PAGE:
Posted on: 22 September 2010
At its AGM, Ryanair has called on the EU Commission to take action to reform Europe’s ATC providers and open them up to competition to improve passenger service and end the strikes which have caused flight delays within French, German, Spanish and UK airspace.
Ryanair’s statement condemned “the failure of European Governments and their ATC to reform or end the repeated strikes, no shows, and work to rules which have delayed thousands of flights for millions of passengers across Europe. These slot delays could be avoided if the EU’s ATC providers were properly rostered and properly managed, instead of being run as bloated, inefficient state-owned bureaucracies. European ATCs are a vital service which should not be allowed to go on strike. If they do, then European Governments should replace them with military and other substitutes in order to keep Europe’s vital airspace open and running efficiently”.
The statement continued: “It’s time for Europe to take similar action as Ronald Reagan did in the early 1980s when US air traffic controllers went on strike (he sacked and replaced them). Europe’s national ATC providers should be deregulated and allowed to compete against each other. If, for example, the French go on strike, then the British or the Spanish should be allowed to manage French airspace to prevent flights being cancelled or delayed and consumers being blackmailed or held to ransom.”
Ryanair’s chief executive Michael O’Leary commented further. “The US ATC service is far more efficient, cheaper and causes far fewer delays than Europe’s mismanaged, unproductive ATC providers. Europe’s airlines and passengers have suffered all summer long, while the German, French and Spanish ATCs, have either gone on strike, failed to show up for work, or when at work, insist on applying ludicrous work-to-rule practices which impose totally unnecessary flight delays and penalties on Europe’s airlines and passengers.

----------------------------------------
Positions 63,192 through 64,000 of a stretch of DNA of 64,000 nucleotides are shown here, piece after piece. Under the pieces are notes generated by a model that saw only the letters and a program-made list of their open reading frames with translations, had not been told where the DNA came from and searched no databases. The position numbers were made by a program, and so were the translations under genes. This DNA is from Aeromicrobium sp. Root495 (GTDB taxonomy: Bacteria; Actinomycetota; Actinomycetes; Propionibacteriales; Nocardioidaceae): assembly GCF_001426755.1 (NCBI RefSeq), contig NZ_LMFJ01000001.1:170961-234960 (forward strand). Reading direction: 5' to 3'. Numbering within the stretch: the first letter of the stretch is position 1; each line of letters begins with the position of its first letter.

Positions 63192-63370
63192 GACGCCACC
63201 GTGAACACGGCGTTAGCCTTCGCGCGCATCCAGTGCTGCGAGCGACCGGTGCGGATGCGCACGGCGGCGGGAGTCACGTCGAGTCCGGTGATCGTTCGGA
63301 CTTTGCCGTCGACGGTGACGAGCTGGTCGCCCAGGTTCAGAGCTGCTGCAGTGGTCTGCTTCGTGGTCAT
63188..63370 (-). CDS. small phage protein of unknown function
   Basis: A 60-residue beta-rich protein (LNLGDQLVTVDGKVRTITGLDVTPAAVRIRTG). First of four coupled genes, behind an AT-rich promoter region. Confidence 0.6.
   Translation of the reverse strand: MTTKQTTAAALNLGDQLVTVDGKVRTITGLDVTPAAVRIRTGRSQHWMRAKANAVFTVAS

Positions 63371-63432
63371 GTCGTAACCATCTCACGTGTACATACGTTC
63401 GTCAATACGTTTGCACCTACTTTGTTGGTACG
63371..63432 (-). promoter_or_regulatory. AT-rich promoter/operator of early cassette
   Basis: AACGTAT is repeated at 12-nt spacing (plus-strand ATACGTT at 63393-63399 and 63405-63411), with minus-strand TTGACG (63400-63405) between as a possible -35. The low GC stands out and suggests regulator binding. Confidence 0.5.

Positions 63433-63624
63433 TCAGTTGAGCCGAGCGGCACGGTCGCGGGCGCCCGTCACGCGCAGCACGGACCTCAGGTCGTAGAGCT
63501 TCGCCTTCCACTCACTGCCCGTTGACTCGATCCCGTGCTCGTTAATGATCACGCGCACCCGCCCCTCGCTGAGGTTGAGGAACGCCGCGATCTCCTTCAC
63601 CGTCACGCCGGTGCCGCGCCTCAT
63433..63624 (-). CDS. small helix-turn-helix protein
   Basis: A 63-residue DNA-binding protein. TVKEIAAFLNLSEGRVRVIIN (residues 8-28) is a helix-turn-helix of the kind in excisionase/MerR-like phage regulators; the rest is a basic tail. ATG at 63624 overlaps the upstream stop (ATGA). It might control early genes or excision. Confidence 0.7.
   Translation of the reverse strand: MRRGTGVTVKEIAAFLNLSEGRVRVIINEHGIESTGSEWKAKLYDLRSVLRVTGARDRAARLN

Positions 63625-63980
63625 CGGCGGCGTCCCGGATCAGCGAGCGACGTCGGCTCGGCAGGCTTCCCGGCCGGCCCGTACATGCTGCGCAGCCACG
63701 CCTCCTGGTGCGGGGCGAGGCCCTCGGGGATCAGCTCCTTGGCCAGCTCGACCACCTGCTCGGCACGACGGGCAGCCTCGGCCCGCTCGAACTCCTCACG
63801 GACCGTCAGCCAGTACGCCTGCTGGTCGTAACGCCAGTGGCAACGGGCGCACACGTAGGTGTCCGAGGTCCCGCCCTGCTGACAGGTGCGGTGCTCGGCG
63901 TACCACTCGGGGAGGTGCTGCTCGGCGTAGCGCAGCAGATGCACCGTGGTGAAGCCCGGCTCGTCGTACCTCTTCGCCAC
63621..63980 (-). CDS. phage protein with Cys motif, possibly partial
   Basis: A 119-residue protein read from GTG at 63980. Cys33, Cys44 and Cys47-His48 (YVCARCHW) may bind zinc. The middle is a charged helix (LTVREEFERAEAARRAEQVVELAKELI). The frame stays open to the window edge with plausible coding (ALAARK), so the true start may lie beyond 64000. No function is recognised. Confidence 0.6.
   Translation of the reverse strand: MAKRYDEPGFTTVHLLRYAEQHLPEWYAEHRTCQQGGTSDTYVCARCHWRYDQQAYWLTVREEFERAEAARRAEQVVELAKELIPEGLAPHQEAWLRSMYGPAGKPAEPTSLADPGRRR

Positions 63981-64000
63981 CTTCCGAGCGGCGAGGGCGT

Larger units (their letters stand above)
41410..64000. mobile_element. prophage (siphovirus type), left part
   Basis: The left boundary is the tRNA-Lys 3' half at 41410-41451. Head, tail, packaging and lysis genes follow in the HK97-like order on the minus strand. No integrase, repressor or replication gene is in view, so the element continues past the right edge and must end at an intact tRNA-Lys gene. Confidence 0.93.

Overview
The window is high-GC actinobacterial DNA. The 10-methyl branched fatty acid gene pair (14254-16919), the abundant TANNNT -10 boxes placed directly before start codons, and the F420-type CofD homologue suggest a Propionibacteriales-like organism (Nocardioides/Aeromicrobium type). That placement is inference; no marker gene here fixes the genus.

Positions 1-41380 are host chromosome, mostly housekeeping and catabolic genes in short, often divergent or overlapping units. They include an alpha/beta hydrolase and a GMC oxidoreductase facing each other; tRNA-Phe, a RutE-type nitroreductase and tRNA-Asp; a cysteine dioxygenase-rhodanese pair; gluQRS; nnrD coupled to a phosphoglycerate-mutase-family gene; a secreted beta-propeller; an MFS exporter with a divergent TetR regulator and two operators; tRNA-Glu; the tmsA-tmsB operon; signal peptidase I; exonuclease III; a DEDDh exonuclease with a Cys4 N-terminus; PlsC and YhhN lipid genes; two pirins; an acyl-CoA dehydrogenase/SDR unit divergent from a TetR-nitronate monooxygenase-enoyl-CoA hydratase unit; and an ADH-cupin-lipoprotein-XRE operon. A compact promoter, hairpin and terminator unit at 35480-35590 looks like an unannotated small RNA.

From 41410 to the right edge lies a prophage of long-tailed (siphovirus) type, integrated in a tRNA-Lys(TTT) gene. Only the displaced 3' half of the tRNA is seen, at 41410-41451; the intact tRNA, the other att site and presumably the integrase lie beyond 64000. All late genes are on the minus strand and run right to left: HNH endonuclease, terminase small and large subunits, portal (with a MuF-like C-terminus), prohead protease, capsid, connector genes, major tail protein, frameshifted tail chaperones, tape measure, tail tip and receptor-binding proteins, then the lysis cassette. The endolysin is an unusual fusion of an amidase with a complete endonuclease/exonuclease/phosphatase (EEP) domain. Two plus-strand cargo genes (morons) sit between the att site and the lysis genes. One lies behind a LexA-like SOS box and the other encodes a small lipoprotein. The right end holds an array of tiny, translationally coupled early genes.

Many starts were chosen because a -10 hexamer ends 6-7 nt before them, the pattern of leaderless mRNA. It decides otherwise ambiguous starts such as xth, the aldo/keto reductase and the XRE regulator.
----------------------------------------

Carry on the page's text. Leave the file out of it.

“The European Commission and Parliament keep banging on about passenger rights during flight delays, when in reality most of this summer’s flight delays have been caused by European Governments’ abject failure to manage their ATC services, with the result that Europe’s airlines and passengers are blackmailed by ATC strikes, go slows and the feeble management which runs Europe’s national ATC monopolies.
“These inefficient national ATC monopolies should now be opened up to competition (in the same way Europe’s airlines were deregulated 20 years ago). We must allow the best and most efficient ATC providers to offer their services across Europe. This will ensure that Europe’s airlines and passengers are no longer held to ransom by striking ATC bureaucrats who think they can simply ‘no-show’, strike or work to rule, whenever it suits them, regardless of the impact of their actions on customer airlines or passengers. We must now let competition succeed where these ATC monopolies have failed,” concluded O’Leary.